[Tagging] Feature Proposal - RFC - Discouraging the use of deprecated schemes

stevea steveaOSM at softworkers.com
Wed Mar 24 07:51:10 UTC 2021

On Mar 23, 2021, at 6:06 PM, mail at marcos-martinez.net wrote:
> Fully agree. As I said: Complex rules for a complex world. If there is consistency based on community consensus and documented on the Wiki - perfect. This is all what I understand Sören wants to reinforce: to strongly discourage tagging that is not voted or agreed and documented. Of course world wide valid tagging schemes are desirable but when not possible local schemes need to be implemented - and followed.

Thank you for your thoughtful reply, Marcos.  We discuss a spectrum here.  One end is “perfect” community consensus, documentation and actual usage in OSM 100% reflective of that, with zero divergence to other tagging practices.  We can all certainly agree on that, as we do!  The other end of the spectrum is the cacophony of say, landuse=forest / natural=wood, where there are (at least) 6 different semantics for these tagging pairs, one of which is “as originally designed” (Approach 1), some of which are more prevalent than others, and one or two which are in a distinct minority.  In the middle of the spectrum is where things are interesting and we “fully agree,” such as regional differences among highway=* tagging to harmonize to a particular set of local preferences and “standards” for highways in that region.  Those can be messy, yes, but an “allowable messy” because they are a “necessary messy."

> There's nothing wrong with inventing new tags as new tagging needs will always arise. The emphasis lies on NEW. You can't find a suitable tag for what you need? Invent one. Ideally you should inform the community via the mailing list and create a proposal that hopefully will later be approved. From that moment on it should become "official" and of course anybody can challenge the vote and start a new proposal to modify the previous one. It seems obvious to me that any editing of the same reality on the ground but with different tags should be STRONGLY discouraged. I still can't think of any possible advantage of tagging against the wiki.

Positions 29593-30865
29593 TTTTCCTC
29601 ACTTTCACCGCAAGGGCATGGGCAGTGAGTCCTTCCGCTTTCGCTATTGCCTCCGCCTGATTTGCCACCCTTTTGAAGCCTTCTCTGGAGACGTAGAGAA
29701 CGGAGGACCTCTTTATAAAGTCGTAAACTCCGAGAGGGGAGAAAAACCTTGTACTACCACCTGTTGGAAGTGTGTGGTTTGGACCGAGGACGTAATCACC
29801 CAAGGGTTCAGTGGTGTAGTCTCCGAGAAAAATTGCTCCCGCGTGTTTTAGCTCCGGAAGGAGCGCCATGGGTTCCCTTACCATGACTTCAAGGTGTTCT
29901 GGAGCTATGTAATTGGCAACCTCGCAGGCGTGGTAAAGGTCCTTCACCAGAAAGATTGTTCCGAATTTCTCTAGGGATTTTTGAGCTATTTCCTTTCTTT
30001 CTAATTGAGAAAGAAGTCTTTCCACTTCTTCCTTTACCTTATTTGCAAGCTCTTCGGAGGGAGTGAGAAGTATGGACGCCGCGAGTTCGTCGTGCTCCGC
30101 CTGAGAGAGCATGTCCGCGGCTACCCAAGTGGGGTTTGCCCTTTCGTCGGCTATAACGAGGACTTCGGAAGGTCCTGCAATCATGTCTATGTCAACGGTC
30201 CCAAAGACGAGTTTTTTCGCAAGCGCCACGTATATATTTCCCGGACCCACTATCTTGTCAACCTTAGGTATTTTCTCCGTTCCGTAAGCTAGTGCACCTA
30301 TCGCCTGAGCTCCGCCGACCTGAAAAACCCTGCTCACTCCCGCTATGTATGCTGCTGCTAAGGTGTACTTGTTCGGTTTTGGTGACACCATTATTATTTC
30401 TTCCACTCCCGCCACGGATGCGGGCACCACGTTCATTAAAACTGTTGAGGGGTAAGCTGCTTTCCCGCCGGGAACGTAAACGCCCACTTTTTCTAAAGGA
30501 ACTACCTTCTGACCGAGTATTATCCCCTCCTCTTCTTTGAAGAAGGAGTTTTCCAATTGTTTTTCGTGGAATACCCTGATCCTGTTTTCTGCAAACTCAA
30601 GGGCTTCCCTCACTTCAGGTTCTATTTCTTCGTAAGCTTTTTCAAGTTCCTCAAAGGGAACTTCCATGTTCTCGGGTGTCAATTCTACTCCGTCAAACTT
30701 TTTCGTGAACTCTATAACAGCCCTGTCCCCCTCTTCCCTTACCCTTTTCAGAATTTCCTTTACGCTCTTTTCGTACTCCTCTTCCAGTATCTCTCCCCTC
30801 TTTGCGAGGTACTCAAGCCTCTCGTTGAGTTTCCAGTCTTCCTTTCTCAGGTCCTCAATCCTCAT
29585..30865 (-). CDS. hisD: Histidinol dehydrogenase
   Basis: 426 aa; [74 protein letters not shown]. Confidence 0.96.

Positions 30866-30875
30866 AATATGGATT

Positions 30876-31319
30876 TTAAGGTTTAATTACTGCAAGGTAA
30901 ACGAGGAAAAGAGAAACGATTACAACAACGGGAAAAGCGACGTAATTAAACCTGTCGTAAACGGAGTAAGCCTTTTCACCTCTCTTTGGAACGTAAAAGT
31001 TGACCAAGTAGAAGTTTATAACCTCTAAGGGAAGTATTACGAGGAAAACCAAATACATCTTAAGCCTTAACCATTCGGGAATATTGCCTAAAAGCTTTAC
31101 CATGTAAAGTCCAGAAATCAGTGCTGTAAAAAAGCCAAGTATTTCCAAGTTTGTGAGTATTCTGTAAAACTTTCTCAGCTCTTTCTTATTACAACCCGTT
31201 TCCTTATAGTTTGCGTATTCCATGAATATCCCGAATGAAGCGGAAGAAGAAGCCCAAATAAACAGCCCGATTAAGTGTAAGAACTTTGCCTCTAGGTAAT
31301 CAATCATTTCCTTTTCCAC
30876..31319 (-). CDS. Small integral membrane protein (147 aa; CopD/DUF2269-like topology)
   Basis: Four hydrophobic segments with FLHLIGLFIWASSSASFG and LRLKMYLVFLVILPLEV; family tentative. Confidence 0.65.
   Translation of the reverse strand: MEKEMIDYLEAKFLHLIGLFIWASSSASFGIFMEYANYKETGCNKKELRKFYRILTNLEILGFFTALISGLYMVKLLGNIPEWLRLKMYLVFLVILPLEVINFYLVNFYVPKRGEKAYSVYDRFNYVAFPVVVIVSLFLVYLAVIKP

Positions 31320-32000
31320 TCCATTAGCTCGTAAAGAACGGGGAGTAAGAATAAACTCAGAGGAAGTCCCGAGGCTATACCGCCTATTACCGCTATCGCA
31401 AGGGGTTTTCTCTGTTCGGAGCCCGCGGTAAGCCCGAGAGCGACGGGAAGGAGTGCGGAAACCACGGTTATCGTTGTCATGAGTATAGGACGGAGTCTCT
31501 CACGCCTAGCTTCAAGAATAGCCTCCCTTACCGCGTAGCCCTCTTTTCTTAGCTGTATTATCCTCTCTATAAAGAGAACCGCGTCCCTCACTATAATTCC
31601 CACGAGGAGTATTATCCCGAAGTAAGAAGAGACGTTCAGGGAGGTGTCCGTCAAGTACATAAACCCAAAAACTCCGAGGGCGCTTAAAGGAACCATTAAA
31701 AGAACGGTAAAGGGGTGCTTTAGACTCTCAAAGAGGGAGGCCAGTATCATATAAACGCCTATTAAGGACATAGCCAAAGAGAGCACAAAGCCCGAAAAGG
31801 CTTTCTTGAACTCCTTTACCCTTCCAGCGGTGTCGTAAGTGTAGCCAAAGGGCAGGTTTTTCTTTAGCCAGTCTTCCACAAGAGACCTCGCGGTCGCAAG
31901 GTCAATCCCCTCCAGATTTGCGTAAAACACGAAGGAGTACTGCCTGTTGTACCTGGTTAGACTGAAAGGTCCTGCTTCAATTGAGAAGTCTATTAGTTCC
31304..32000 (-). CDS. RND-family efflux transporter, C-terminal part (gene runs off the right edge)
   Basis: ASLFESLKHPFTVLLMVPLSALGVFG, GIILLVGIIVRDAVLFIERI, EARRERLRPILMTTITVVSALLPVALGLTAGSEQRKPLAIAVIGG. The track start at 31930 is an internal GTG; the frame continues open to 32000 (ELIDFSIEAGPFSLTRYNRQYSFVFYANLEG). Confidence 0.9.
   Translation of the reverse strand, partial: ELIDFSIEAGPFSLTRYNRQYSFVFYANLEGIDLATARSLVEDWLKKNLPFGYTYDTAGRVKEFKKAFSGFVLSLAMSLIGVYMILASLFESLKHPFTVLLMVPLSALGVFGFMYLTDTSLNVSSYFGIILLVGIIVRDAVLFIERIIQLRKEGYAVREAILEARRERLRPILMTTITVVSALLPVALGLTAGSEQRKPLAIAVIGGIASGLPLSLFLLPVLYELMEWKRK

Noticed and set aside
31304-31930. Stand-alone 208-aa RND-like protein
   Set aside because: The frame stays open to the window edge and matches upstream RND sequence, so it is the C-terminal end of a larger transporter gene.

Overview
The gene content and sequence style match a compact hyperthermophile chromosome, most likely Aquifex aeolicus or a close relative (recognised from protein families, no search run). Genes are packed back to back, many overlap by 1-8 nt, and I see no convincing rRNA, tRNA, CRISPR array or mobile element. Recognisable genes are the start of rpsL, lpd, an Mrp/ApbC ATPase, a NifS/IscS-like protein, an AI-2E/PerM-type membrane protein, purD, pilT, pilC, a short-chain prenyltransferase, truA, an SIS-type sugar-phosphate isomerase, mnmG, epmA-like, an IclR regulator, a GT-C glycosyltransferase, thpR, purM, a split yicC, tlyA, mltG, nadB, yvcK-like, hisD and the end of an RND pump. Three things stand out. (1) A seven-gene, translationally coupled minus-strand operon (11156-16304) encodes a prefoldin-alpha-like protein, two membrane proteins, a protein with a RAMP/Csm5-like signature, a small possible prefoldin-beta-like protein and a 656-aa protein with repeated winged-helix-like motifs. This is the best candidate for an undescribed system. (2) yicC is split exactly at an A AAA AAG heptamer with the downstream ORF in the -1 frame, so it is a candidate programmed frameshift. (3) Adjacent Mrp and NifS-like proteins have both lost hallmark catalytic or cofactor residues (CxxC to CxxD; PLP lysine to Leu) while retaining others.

Yes, for NEW, we (generally, ideally) follow the process you outline.  It is somewhat messy:  “rule by committee” (the membership of which is always different and constantly fluid) and “consensus must emerge” (yet it doesn’t always).  But this process creaks and grinds ahead and (largely) serves us well.  It is a process which has emerged “by consensus to have consensus” and thus, will be difficult to change — though it could be changed, it would take time.

Let’s be careful here, especially as we describe such “thou shalts” and “thou shalt nots" at a rather high level.  We DO want to “tag against the wiki” in the limited scope of “well, this is a region where the tagging expressed by the wiki needs some modification to fit reality here, so we do that” (e.g. local highways have their own logical mapping onto highway=*).  In that limited scope, we (carefully) say that’s OK, if we develop a scheme that is sane and we document that (on a country-level wiki, for example).  As for tagging against the wiki in other circumstances, I have an inclination to agree with you that we shouldn’t do that, so I say “yes, let’s discourage that.”  I do not say “let’s STRONGLY discourage that” because I have the experience (tagging in OSM, Proposal development in our community and on our wiki, multilingualism in several natural languages, academic training in linguistics, half a century of life showing me that new utterances are constantly happening, knowledge of cartography that all sorts of cartographic concepts exist are not now well captured in our map…) that to be that restrictive (here at a high level) too easily breaks the sort of flexibility that is sometimes needed to develop new ideas and tagging schemes.  I would much rather have a bit of ambiguity and cacophony (a cost, but it happens) than be so restrictive by saying “let’s STRONGLY discourage that” that we stifle the ability to make new utterances.  "Better to sometimes smear a little than not be allowed to paint at all.”

Feel free to disagree with me, I certainly don’t want to come across as a know-it-all.  I do think that a bit of flexibility is better than being too restrictive.

> In case you don't want to start the whole process (which is perfectly fine as well) there will eventually be competing undocumented schemes around and these kind of inconsistencies are acceptable as many contributors don't want to be involved in OSM bureaucracy. Now, AS SOON AS somebody else makes a proposal and this gets approved, we should make sure only the "offical" one is used.

I’m not so sure we should.  There IS the admonishment that we not engage in (semi-)automated edits:  why is that?  It is because of the knowledge that there really is such a thing as the natural attrition I spoke of earlier, and the tendency (whether strong or not is debatable) for the older, or less-robust, or undocumented in wiki, or were-never-proposed flavors to get used less and less.  (And conversely, those which are NOT these things, which follow our processes, WILL get used, more and more).  So I’m not sure I agree with your “we should make sure” part of the “official” tag gets used.